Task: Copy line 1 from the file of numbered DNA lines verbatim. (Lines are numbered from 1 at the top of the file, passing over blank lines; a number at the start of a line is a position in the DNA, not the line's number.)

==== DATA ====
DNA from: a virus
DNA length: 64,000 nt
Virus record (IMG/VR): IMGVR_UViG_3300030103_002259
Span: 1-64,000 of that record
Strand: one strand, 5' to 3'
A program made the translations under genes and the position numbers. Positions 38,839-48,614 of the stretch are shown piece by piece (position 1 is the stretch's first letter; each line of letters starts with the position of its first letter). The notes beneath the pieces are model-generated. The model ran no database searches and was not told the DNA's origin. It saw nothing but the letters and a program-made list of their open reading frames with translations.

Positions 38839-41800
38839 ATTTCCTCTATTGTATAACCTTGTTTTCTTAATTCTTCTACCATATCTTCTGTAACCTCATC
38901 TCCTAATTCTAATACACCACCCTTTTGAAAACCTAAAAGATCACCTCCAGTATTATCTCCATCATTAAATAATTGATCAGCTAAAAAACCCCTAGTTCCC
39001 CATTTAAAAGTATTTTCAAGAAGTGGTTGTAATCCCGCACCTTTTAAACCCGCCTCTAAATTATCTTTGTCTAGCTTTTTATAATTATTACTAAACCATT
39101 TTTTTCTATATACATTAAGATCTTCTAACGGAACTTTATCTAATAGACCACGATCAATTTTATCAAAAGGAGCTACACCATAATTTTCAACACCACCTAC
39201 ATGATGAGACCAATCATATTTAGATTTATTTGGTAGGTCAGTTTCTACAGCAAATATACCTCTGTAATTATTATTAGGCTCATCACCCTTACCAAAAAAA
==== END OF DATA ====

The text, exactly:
DNA from: a virus